Volcanic ash which spewed from an eruption in Iceland over the weekend will spread across the British Isles by the end of the week or perhaps earlier, according to forecasting reports.
Scottish airline Loganair has cancelled 36 flights in response to the threat from the volcanic ash.
In a statement the airline said: We have taken the decision to cancel all services with the exception of our inter-isles flights in Orkney. All flights due to depart between 06:00 and 13:00 hrs tomorrow have therefore been cancelled. You should not travel to the airport and if you are booked on a flight departing tomorrow afternoon, you should check the website for further updates before setting out for the airport.”
NATS, the air traffic control group, said three small airports in Scotland -- Barra, Benbecula and Tiree – will be immediately disrupted.
The Civil Aviation Authority (CAA) warned that more flight disruptions were possible.
It depends how thick the cloud is and how big it is, said a CAA spokesman.
If it is so big that it makes it impossible to get in or out of an airport, then flights will be cancelled. But if we are talking about small thick pockets, then it should be possible to fly around them. It won't be until late tonight that we have a real idea what the impact will be and passengers should contact their airlines to keep up to date.
British aviation authorities said they are monitoring the situation closely.
We can’t rule out disruption, said Andrew Haines, the CAA's chief executive, according to the Daily Telegraph.
But the new arrangements that have been put in place since last year’s ash cloud mean the aviation sector is better prepared and will help to reduce any disruption in the event that volcanic ash affects UK airspace.”
The eruption of the Grimsvotn volcano – which is sending plumes of smoke 12 miles into the air – comes about one year after an eruption by the Eyjafjallajokull volcano disrupted air travel over much of Europe, cancelling thousands of flights.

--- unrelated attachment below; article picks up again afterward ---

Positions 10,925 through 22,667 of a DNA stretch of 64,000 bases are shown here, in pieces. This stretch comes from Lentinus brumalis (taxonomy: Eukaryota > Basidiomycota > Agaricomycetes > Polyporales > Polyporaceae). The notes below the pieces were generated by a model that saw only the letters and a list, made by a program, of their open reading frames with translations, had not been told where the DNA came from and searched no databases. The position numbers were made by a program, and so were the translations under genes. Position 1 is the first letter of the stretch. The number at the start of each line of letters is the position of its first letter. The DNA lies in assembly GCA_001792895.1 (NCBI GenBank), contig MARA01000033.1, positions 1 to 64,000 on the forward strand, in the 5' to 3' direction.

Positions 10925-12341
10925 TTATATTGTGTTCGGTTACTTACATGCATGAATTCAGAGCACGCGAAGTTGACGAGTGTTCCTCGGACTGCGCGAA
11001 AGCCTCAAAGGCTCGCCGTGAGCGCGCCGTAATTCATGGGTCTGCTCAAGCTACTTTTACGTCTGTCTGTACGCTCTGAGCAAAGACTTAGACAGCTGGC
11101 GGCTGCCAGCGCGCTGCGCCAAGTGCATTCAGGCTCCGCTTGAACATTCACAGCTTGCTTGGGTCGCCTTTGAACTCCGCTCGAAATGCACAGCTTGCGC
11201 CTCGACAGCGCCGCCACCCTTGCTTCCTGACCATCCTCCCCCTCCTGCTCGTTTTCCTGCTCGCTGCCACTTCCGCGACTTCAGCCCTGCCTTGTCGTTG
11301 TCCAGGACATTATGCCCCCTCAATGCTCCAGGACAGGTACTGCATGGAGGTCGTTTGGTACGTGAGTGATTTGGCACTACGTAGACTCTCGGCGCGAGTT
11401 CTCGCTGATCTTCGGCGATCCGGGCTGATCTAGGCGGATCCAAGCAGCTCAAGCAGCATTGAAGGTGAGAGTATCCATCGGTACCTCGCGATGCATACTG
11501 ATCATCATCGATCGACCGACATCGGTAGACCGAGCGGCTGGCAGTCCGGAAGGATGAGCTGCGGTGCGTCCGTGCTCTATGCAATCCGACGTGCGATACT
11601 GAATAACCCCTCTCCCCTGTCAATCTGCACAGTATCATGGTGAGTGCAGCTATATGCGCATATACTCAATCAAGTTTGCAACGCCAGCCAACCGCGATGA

A spokesman for Europe's Volcanic Ash Advisory Centre told reporters: This is a very different situation to last April. The weather is much more changeable and there's a lot more uncertainty. There's no risk of the ash moving across the UK in the next day or so. But there is a possibility that we'll see some volcanic ash towards the end of the week.
Pall Einarsson, a geophysicist at the University of Iceland, told British media: It is not likely to be anything on the scale that was produced last year when the Eyjafjallajokull volcano erupted. That was an unusual volcano, an unusual ash size distribution and unusual weather pattern, which all conspired together to make life difficult in Europe.
Professor Gillian Foulger, Department of Earth Sciences at Durham University, told the Telegraph: “This eruption is bigger and more spectacular than the Eyjafjallajökull eruption. Its gigantic initial volcanic plume suggests that it may exhaust itself and cease quicker than the Eyjafjallajökull eruption, but only time will tell.
Meanwhile, air traffic officials in Iceland have imposed “no-fly zone” around the Grimstovn volcano, closed Keflavik airport and cancelled all domestic flights.
Palash has worked as a business journalist for 21 years in New York.